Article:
[T]o me the current obsession with dystopias, in books and television series, reads as a final appropriation of sorts. While Indigenous peoples have lived through apocalypses for centuries, white people now steal even that space, or airtime if you will, of both Native trauma and survivance, only to push their own anguish, seemingly erasing any colonial differences with statements like, “We’re all together in this climatic mess.” […]
[T]he relation between the future and technological advancement leading to a “better world” is fundamentally a modern Western invention. And we know how that future not only led to but is based on the colonization of other peoples’ worlds, including their particular perception of technology, humanity, and the environment. […]
The first thing I’d like to do is to eradicate the term “myth” or “mythology,” because that implies that these stories are false or that they are fictions that should be questioned. Instead, what I do—and this is what I grew up with—is to call them “stories.” Everything is storytelling. Indigenous sciences are embedded in stories; this is how we share our Indigenous sciences.
The Prepared’s Members’ reading group in conversation with Kate Darling on our future with robots. I already featured an article / book excerpt by Darling back in April, here much of the same ground is covered but also shows how her thinking has advanced since then. Social robotics, and the speed of development of robots as compared to the slow changes in animal genetics are two new facets to read about.
We might think of a robot as something that automates a task, but once it becomes mainstream we call it something mundane, like a dishwasher. Our concept of robots has to do with novelty and excitement and is informed by these weird biases. […]
The point isn't to say that robots and animals are the same, but to explore how we've been able to use the physical and sensory abilities of animals to extend our own abilities and partner with them. This comparison helps open people's minds to new possibilities for robots. […]
If we compare algorithms to animals we've gone back to this age where we have put pigs on trials for the crimes they've committed, rather than holding the humans who are in charge of the pigs accountable. I think that that's a very important piece; what I want is rules that ensure humans are held accountable.
Short piece by David Brooks, nothing especially insightful but some lovely wording around a topic that always draws my attention.
Can you improve your imagination? Yes. By creating complex and varied lenses through which to see the world. […]
A person who feeds his or her imagination with a fuller repertoire of thoughts and experiences has the ability not only to see reality more richly but also — even more rare — to imagine the world through the imaginations of others. […]
Imagination helps you perceive reality, try on other realities, predict possible futures, experience other viewpoints. And yet how much do schools prioritize the cultivation of this essential ability?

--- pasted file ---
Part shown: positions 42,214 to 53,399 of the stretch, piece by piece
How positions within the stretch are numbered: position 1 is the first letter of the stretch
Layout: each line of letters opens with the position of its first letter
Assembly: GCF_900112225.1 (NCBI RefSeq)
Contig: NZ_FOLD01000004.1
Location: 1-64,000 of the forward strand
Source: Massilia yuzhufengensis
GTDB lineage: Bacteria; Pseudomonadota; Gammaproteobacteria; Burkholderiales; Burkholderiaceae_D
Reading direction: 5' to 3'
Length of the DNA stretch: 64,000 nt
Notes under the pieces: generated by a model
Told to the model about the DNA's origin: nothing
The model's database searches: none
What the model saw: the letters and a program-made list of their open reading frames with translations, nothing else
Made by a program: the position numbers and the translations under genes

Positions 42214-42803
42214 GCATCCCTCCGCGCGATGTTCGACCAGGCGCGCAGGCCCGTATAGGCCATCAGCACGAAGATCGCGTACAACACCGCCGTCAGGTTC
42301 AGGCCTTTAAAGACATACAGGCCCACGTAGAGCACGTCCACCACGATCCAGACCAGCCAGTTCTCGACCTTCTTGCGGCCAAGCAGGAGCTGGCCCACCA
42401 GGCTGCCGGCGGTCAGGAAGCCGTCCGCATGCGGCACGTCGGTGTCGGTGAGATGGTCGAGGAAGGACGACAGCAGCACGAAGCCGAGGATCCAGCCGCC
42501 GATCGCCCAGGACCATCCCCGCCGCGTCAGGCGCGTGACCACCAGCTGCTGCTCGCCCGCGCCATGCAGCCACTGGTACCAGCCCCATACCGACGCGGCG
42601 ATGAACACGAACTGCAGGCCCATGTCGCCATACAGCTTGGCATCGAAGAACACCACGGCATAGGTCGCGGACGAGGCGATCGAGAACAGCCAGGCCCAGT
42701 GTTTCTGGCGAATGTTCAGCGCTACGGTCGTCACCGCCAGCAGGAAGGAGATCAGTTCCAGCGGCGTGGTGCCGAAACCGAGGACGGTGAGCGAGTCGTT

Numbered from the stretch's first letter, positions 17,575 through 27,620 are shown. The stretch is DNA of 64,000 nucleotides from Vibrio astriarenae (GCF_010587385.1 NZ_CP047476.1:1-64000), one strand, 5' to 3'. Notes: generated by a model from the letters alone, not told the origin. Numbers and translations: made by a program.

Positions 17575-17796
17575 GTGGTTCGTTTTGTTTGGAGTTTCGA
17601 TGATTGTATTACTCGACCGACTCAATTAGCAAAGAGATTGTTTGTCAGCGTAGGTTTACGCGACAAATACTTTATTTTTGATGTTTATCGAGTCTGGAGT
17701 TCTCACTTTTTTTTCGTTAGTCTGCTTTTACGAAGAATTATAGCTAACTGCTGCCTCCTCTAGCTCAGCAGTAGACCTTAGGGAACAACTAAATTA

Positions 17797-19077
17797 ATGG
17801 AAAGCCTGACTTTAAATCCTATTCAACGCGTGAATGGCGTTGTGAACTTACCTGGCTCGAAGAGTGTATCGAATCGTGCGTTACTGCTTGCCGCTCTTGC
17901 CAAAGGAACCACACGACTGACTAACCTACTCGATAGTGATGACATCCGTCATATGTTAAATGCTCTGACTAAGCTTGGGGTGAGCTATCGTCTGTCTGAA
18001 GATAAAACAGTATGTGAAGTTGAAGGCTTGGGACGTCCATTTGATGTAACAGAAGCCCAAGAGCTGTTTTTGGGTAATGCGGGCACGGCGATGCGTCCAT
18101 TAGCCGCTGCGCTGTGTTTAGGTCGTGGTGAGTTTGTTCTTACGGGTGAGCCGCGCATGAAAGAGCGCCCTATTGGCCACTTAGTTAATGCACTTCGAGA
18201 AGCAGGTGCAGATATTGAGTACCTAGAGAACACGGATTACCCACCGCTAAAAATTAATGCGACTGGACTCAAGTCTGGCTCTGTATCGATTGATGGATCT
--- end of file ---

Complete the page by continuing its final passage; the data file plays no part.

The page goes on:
No.197 Asides ⊕ See Note
- 🌳 🗺 🎙 🎥 Fantastic feature at Emergence with video, sound, animations, maps. They Carry Us With Them: The Great Tree Migration. “But what if a new generation of seeds is cast into the wind during a period of drought? What if winters are no longer as cold as they once were? … As the climate changes in and around forests, seeds might succeed in places where they did not before or fail where they once succeeded.” (Via Dan Hill.)
- 🇨🇰 🐋 🥰 Such a great story. A Humpback Whale Saved My Life. “[W]hale scientist Nan Hauser tells the story about how a humpback whale she was swimming with saved her from what she calls ‘the largest tiger shark I’ve ever seen’. It turns out this is not atypical behavior for humpbacks — they’re one of the nicest animals in the sea or on land and have been known to rescue animals from other species from predators.”
- 🇺🇸 🚲 ⚡️ The Popularity of E-Bikes Isn’t Slowing Down. “That sort of trend has the potential to transform urban transit. In New York City, just over half of all car trips are three miles or less… Many short car trips could be replaced, hypothetically, with a short, brisk e-bike ride. So what would it take to get there?”
- 🇰🇷 🚗 ⚡️ I’ve been expecting these kinds of projects for a while now (flat electric platforms X old school designs). It’s also going in the ‘soon in a sci-fi film near you’ file. Hyundai releases electric version of 1980s Grandeur saloon car. “Designers at Korean car company Hyundai have built the Heritage Series Grandeur, a modernised, all-electric version of its 1980s saloon car. The carmaker kept the first generation Grandeur’s original boxy shape while adding features such as pixel-style LED headlights and taillights.”
- 🇯🇵 ☕️ 🤩 OMOKEN Park by Yabashi Architects. “But this simple and modern box is entirely multi-purposed in which its roof are be able to be used as sitting and social area. Its stepped roof system also provides space in different levels while visitors observing what is happening inside the cafe.”
- 🇺🇸 📱 🔧 In case you hadn’t heard. (Is it still good news when it should always have been like this?) Apple announces Self Service Repair. “Available first for the iPhone 12 and iPhone 13 lineups, and soon to be followed by Mac computers featuring M1 chips, Self Service Repair will be available early next year in the US and expand to additional countries throughout 2022.”
- 🇦🇶 😵💫 Woah! What does the Sun do at the poles on the summer solstice? It never sets. It just circles the pole. This is a timelapse from the South Pole.